Post Number: 5
|Posted on Thursday, November 07, 2013 - 11:15 pm: ||
15 lb. is more permeable under the slate as any trapped moisture tries to escape. Anyway the metal snow belt is the right way to go along with attic insulation, air sealing and vapor barrier paint on ceilings along with intake and exhaust (balanced) ventilation. Just forget the bandaides and diapers.
Post Number: 221
|Posted on Wednesday, May 13, 2009 - 10:39 am: ||
Absolutely use some rosin or 15# felt between the grace and the slates. The better option would be to use snow flashing or high-back gutters if you have built-in gutters.
Post Number: 140
|Posted on Tuesday, May 12, 2009 - 10:21 pm: ||
Ellen, he is right. If you use Grace beneath your slates, install some felt of other paper over it and beneath the slates. It saves a lot of cursing if you have to repair any broken ones.
That is the voice of experience talking. Good judgement comes from experience. Experience comes from bad judgement.
Post Number: 1
|Posted on Tuesday, May 12, 2009 - 09:59 am: ||
I live in Vermont and have a slate roof. The house was built in the
30s. We're having a roofer install a snow/ice belt along the edge of
the roof where we've had leaking. He says he'll put "paper" under the
slate, not the Grace Ice Shield. Do you know whether the Grace ice
shield is better than paper. He says the slates stick to the Grace
shield and, if/when you have to replace the slates, they'll break
because they stick to the Grace shield.
Post Number: 3
|Posted on Friday, May 16, 2008 - 11:04 am: ||
I think the use of heavier asphalt felts(more than 15 lb) can create laying problems for slaters- particularly at the laps and around valleys where layers could be 3-4 plies thick- this of course providing for a strict minimalist technique. It can get worse when the heavy felts shrink in sunlight, etc. while waiting to be slated. Slates can be hard to "bed down" with a wad of tarpaper under part of the shingle- then you might have a "rogue" nail as a result, for one. I've observed a whitish-silvery powder from deteriorated slates caught along the tops of slates and associated with 30lb or heavier felt- it seems alot like what happens to stacked slates that get wet and stay wet and maybe also freeze- they turn back into "mud". Slates may get wet from sweating inside the shingling- does the heavy felt retard their drying ? Haven't seen this powder with the olde resin papered roofs. Slating over unremoved asphalt shingles is really dumb. Some of the worst of this syndrome makes real problems for repairwork with the use of a ripper.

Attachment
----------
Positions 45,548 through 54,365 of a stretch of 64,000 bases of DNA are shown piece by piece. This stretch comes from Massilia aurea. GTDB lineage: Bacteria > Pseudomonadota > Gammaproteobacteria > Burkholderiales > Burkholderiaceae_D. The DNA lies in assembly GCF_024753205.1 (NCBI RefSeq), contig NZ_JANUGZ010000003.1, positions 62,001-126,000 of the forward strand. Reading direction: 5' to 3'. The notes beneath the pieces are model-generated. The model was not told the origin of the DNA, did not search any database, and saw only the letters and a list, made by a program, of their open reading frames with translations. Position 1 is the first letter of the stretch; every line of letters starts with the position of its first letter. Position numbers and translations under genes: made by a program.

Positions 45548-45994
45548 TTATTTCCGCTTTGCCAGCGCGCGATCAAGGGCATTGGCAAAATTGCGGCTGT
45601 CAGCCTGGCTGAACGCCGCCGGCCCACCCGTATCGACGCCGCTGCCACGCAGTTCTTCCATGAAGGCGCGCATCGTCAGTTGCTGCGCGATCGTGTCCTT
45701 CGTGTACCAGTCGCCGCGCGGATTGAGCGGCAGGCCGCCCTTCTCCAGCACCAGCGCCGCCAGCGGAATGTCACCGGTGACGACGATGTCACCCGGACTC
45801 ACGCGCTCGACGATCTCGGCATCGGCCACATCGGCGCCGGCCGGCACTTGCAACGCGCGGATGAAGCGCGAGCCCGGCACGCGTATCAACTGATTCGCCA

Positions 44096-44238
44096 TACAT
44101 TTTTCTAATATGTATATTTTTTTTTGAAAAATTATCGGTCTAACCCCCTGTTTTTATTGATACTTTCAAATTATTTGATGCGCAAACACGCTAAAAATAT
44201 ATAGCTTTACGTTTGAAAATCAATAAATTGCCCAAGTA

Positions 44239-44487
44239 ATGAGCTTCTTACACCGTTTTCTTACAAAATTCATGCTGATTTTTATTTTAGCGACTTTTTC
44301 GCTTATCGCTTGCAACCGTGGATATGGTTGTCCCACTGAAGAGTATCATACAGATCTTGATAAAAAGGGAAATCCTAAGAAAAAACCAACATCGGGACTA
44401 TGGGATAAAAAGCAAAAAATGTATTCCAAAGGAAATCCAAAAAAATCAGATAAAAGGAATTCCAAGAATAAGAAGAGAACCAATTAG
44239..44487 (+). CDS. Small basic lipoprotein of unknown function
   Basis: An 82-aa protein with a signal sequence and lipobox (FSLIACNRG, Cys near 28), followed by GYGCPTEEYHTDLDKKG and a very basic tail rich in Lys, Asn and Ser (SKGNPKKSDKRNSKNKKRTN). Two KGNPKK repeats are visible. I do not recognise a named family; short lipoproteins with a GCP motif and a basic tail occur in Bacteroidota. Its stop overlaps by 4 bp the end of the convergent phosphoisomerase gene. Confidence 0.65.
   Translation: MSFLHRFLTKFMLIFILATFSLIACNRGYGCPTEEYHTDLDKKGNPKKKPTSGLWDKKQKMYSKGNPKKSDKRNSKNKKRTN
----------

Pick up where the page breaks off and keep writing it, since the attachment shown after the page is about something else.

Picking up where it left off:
Slate Affair Inc.
Post Number: 190
|Posted on Thursday, March 20, 2008 - 06:44 am: ||
What is underlayment for, a life of protection that will last longer then your 100 to 150 slate roof? What is the warrenty for most underlayments 6 months exsposed to the weather, will it last all that much longer under the slate roof, No most likely. Here is some pictures of high performance underlayment that has been exsposed for less then 6 months. Between its falling apart and shovels ripping it. You can see that a underlayment is a temporary way of protecting your roof as you install it.